By Ken Lipshez
PLAINVILLE, Conn. – Sophomore forward Luke Santhouse began the basketball season with a real shot to make an impact on Plainville High boys’ basketball rebuilding program.
He worked hard in tryouts to catch the eye of new Blue Devils coach Marc Wesoly. At 6-foot-3, the coach saw great potential in him.
Santhouse logged some varsity time, along with his junior varsity assignments through the early portion of the schedule, only to discover something was very wrong.
Santhouse has been diagnosed with leukemia and is spending most of his time in a hospital room as he undergoes chemotherapy. A bone marrow transplant probably will follow.
A devastated Plainville community will be holding a benefit for Santhouse to help defray massive medical costs for a family that has always done its part for athletics in town.
Next Tuesday night (7 p.m.) will be Layups for Luke Night at the Ivan Wood Gymnasium, when the Blue Devils entertain Rocky Hill in a Northwest Conference game. All proceeds from gate receipts and concessions are earmarked for the Santhouse family.
Wesoly, 24, said he has never before encountered a friend or loved one faced with a life-threatening disease.
“There’s not much we can do but every little bit helps,” Wesoly said. “I went to (Connecticut Children’s Medical Center in Hartford) and saw him. I feel for the kid. When somebody goes through something like this you want to give them as much support as you can.”
Wesoly’s heart is full of optimism. He’s confident Santhouse can make a full recovery.
“He’s 6-3 and we’re expecting big things from him,” Wesoly said. “He has soft hands and he’s a hard worker. We figured he just needed to get in shape.”
Wesoly said the coaching staff pushed Santhouse during tryouts and he became light-headed. The Blue Devils visited Canton on Dec. 23, when he became dizzy during the junior varsity game. The Santhouses took him to the hospital and their holiday instantly went from festive to grim.
“They got the blood work back the day after Christmas,” Wesoly said. “They knew he had leukemia. It was just horrible timing.”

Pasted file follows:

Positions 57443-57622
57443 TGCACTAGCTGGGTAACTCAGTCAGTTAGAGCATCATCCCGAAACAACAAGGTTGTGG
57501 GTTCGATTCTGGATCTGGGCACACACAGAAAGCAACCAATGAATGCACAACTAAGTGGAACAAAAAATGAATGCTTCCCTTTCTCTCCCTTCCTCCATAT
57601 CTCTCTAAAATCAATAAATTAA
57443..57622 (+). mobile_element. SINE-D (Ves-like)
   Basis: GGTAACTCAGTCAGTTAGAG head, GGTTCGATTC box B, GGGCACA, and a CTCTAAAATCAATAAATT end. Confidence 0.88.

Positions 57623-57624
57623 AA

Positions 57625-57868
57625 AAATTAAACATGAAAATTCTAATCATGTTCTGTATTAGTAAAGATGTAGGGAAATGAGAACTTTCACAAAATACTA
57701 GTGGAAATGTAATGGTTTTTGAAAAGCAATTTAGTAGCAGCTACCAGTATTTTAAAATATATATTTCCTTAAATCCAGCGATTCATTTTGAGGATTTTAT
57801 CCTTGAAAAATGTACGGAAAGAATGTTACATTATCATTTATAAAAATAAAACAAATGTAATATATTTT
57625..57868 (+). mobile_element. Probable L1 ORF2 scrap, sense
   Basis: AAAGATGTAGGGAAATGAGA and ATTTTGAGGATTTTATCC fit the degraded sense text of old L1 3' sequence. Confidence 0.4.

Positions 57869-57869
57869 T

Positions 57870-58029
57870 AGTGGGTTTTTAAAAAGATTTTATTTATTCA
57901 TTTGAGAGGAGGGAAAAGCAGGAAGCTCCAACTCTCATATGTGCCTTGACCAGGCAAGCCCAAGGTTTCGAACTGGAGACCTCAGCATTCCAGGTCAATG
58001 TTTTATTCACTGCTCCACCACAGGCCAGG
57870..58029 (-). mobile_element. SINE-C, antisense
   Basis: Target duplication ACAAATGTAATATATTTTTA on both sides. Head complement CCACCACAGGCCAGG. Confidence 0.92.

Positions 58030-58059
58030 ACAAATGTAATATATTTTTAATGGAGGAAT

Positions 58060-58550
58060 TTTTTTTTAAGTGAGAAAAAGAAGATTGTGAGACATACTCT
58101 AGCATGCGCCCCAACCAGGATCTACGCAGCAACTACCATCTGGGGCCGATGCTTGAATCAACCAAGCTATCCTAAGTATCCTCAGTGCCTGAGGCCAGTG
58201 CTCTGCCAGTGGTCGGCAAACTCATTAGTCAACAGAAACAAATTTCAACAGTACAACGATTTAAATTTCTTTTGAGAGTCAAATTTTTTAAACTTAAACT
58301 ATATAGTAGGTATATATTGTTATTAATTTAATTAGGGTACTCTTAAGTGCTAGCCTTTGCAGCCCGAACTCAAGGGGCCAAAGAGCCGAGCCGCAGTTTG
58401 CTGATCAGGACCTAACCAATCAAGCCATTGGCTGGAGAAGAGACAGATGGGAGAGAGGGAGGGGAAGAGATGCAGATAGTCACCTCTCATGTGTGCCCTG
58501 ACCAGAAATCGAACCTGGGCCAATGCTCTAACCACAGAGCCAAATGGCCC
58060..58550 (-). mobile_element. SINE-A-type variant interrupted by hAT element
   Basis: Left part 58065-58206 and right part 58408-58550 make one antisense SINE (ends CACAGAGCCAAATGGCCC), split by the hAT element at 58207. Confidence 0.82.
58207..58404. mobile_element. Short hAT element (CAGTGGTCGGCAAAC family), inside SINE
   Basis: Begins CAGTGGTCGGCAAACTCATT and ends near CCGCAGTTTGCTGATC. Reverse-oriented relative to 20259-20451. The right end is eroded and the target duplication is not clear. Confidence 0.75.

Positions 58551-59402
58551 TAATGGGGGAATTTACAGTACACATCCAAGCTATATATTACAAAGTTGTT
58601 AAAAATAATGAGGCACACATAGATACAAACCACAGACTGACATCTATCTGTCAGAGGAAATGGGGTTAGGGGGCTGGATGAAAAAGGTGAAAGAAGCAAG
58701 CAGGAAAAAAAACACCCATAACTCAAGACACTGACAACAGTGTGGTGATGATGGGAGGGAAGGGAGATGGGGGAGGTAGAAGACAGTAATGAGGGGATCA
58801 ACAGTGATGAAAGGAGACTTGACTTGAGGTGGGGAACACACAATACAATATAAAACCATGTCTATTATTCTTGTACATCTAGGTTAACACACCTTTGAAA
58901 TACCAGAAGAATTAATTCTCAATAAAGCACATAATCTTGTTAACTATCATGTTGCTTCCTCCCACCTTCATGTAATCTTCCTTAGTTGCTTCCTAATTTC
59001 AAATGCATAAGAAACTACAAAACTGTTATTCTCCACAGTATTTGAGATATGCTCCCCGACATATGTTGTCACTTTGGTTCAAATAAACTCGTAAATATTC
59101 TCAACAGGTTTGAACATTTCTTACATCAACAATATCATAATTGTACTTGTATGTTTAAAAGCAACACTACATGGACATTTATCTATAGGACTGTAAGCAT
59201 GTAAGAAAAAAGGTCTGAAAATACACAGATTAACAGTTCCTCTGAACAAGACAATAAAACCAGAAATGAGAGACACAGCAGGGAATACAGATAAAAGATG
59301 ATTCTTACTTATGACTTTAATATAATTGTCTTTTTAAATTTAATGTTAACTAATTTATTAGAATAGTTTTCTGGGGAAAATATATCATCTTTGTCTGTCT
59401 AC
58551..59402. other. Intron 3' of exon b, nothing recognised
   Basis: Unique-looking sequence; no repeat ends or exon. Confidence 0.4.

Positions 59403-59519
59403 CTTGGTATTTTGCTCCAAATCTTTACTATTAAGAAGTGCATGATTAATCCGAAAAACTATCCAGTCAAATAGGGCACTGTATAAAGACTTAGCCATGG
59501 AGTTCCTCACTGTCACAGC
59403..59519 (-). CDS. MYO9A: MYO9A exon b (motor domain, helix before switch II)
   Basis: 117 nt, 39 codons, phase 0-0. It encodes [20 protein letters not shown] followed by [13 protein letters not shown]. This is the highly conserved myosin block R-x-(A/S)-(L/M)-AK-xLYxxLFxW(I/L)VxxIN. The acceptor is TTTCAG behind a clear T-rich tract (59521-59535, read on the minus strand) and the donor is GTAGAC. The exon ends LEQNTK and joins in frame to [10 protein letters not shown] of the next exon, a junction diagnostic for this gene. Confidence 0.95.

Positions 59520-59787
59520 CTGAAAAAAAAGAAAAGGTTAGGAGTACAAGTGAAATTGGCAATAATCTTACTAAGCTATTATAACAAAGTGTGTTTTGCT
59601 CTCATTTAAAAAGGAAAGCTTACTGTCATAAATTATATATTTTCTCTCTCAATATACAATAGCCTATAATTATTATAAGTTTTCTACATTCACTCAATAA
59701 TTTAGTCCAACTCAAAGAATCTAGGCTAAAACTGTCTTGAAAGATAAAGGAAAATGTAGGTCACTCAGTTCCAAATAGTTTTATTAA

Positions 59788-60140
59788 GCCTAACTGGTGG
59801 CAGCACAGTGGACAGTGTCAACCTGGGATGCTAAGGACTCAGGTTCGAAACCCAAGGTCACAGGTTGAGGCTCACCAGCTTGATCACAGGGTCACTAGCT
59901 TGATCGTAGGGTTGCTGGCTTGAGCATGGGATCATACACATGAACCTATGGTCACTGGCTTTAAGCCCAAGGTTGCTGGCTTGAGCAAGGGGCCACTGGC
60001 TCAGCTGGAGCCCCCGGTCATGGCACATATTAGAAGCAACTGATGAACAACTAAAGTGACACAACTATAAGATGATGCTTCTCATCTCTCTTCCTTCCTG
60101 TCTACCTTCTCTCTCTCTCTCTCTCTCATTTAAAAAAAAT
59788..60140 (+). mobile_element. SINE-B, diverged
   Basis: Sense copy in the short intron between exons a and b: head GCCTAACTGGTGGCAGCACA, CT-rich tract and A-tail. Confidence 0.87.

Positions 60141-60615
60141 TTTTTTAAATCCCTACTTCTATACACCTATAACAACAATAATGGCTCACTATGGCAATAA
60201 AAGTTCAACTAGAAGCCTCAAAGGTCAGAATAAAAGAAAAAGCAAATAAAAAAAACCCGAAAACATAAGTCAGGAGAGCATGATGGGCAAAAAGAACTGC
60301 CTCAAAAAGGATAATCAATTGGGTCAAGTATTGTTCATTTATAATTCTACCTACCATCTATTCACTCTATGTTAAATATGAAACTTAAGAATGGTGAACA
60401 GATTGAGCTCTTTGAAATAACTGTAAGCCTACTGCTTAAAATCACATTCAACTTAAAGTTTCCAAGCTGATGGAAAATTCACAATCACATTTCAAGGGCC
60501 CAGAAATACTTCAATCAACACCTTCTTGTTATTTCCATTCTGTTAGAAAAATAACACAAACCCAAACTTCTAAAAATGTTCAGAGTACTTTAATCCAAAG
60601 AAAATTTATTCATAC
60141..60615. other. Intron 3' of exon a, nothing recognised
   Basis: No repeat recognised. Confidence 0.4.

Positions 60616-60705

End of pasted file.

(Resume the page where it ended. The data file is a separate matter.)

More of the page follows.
Leukemia is a cancer of the blood cells that begins in the bone marrow. While a healthy person’s bone marrow produces red cells, white cells and platelets that help blood to clot, a person stricken with leukemia experiences the production of abnormal white cells that grow out of control and overwhelm the other cells.
“He went through the first stage of chemo and came home for a few days,” Wesoly said. “He’s going through round two now.”
Wesoly said the walls of Santhouse’s hospital room are covered with sports photos. He’s had visits from some of the college football All-Americans who attended the Walter Camp Weekend in New Haven Jan. 15-17.
Wesoly brings him DVDs of the Blue Devils’ games, which Santhouse listens to intently on PHS’ in-house Internet broadcasts.
Wesoly said Santhouse has some good days and some bad.
“One time we went up and he was having a bad day,” he said. “Then he had a couple of good days. He had a basketball in his hands and he was playing X-Box.
Wesoly cites the close-knit nature of his town as a major building block in Santhouse’s recovery. Plainville Little League, an organization that has benefitted from the family’s participation, donated a laptop, which Santhouse uses to tune into the games.
“A bunch of his buddies go up every week and play X-Box. Those are the types of things he needs,” Wesoly said.
The experience has helped the young Plainville coach mature quickly, enabling him to take a more profound look at the virtues of high school sports.
“On Dec. 1, he was running suicides and 30 days later, he’s in a hospital bed with leukemia,” Wesoly said. “I told the team, ‘You’re playing high school basketball. It’s a privilege. It’s a gift. With the snap of the fingers, it could change.’ You’re teaching these kids more than sports; you’re teaching them life’s lessons. Sports aren’t just about playing. There are lessons to be learned.”
Wesoly saw a spark in Santhouse as the coaches pushed him in tryouts. He’s confident that same spark will drive Santhouse along the pitted path to good health that lies ahead.
“He has the perseverance and push. He’s the type of kid that will fight this to the end and he’s gong to beat it,” Wesoly said. “He has that never-give-up, never-say-die attitude.”
Ken Lipshez, a sportswriter for the New Britain (Conn.) Herald, covers central Connecticut for MaxPreps. He may be reached at firstname.lastname@example.org.